››› ››› NICK FERNANDEZ

    Prior to the first presidential debate between Democratic nominee Hillary Clinton and Republican nominee Donald Trump, journalists are advising the debate moderators to “Be well-prepared enough to assert the truth in real time,” and arguing that a moderator should not “abdicate” their “role as a truth-seeker and a journalist” because moderators “play a constructive and vital role” in presidential debates.

  • Sunday News Shows Omit Coverage Of Trump Foundation Investigation, Conflicts Of Interest

    Blog ››› ››› JARED HOLT

    Sunday morning political news programs neglected two major news stories that raise ethical questions about Republican presidential nominee Donald Trump’s family charity and his business interests, including reports that Trump’s charitable foundation is under investigation by the New York Attorney General and the conflicts of interest the Trump Organization would raise in a Trump presidency.

    New York Attorney General Eric Schneiderman said in a September 13 CNN interview that his office is investigating Trump’s charitable foundation over concerns that it “engaged in some impropriety” as related to New York charity laws. The investigation launched amid reports from The Washington Post that Trump spent money from his charity on items meant to benefit himself, such as a $20,000 oil painting of himself and a $12,000 autographed football helmet, and also recycled others’ contributions “to make them appear to have come from him” although he “hasn’t given to the foundation since 2008.”

    In Newsweek’s September 23 cover story, Kurt Eichenwald reported that Trump’s business interests “will constantly jeopardize the security of the United States” if Trump wins the presidency and does not sever all connections to the Trump Organization. The Trump Organization, Eichenwald reported, has been “largely ignored” by media, yet would cause “serious conflicts of interest and ethical quagmires” in nearly all foreign policy decisions a president Trump would make. Eichenwald’s report explains that the Trump Organization’s enterprise includes “deep ties to global financiers, foreign politicians and even criminals,” and “reveals a web of contractual entanglements that could not be just canceled” which could conflict with major national security decisions and negotiations required by the presidential elect.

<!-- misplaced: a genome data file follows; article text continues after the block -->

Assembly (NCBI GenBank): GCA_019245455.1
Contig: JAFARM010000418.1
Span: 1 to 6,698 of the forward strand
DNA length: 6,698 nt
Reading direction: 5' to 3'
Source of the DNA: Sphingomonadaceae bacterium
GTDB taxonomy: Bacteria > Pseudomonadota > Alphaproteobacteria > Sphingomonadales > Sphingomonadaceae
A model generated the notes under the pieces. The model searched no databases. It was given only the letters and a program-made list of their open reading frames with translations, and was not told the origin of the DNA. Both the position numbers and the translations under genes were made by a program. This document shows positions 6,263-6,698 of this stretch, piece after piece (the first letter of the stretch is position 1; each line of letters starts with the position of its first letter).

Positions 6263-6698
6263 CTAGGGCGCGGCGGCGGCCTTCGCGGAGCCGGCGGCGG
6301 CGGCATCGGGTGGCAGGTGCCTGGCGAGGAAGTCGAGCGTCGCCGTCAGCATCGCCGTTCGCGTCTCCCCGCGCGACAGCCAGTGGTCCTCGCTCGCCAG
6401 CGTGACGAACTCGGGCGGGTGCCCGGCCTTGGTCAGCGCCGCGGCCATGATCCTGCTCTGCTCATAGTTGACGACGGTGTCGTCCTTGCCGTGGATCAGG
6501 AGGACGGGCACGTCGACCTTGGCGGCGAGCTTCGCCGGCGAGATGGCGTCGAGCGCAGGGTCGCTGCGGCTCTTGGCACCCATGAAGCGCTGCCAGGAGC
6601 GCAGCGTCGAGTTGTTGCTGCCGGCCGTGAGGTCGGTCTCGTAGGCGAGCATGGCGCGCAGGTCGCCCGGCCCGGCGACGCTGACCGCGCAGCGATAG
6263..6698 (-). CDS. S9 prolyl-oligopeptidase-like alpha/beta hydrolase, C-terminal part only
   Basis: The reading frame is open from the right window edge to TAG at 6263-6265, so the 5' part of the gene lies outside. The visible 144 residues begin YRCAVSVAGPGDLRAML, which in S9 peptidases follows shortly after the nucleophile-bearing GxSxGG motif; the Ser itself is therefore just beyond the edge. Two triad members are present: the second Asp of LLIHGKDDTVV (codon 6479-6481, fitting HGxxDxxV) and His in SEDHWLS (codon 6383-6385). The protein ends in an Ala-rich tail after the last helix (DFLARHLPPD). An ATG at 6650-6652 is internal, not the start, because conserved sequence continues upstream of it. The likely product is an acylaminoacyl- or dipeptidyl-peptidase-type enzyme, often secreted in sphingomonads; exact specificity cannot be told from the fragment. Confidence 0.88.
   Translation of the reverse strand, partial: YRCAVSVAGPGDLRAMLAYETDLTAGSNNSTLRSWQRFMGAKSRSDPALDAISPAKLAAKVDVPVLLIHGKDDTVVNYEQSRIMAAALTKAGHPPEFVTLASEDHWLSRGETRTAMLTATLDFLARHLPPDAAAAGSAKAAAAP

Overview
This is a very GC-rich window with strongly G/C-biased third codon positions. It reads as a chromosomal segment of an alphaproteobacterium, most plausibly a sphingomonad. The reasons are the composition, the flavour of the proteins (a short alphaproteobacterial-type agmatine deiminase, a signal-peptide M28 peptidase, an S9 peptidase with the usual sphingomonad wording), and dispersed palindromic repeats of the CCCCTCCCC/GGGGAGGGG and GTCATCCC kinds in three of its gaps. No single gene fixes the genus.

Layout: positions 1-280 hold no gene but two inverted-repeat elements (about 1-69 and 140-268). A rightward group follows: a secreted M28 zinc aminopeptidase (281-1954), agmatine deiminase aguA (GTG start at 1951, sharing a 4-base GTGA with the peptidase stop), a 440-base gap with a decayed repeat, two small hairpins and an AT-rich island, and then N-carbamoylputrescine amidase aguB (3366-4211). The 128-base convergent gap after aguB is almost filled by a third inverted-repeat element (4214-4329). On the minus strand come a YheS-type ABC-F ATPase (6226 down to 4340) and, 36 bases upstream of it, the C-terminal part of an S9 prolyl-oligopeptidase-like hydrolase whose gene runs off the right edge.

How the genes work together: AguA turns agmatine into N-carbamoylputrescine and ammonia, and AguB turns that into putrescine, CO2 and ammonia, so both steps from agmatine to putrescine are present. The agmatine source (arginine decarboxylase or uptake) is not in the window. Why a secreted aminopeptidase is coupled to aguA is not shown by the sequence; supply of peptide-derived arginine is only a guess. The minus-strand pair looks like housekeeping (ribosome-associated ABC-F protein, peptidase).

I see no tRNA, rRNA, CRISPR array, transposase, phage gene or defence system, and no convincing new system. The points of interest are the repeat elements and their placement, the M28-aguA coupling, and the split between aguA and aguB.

Yet none of the Sunday morning political news shows dedicated substantial coverage to either report on September 18.

    NBC’s Meet The Press briefly alluded to reports that the Trump Organization could pose conflicts of interest without mentioning the Newsweek report directly. Host Chuck Todd asked Trump campaign manager Kellyanne Conway whether Trump would offer an “explanation of how he will wall off his business so that there are not even illusions or any sort of cloud that would hang over foreign policy decisions and his international business dealings.”

    But ABC’s This Week, CNN’s State of the Union, Fox Broadcasting’s Fox News Sunday, and CBS’ Face the Nation all completely ignored the stories about Trump’s foundation and business empire, even though each featured interviews with Trump surrogates who could have been asked about them. Meet the Press did not reference Trump’s foundation.

    Journalists have been criticized for the “double standard” in the ways they cover Trump and Democratic presidential nominee Hillary Clinton. Earlier this month, cable news programs devoted 13 times more coverage to Clinton’s pneumonia diagnosis as The Washington Post’s reporting about the Trump Foundation. This week, both the Trump Foundation and Trump Organization stories were given short shrift by the broadcast news programs in favor of coverage of Donald Trump’s Dr. Oz stunt.


    Media Matters conducted a SnapStream search for any coverage of both reports on Sunday morning political news shows including: ABC’s This Week, CBS’ Face The Nation, NBC’s Meet The Press, Fox Broadcasting’s Fox News Sunday, and CNN’s State of the Union. The search was conducted using search terms “Newsweek,” “Eichenwald,” “Trump Organization,” “Fahrenthold,” “Trump Foundation,” “Trump Charity,” and “Charity.”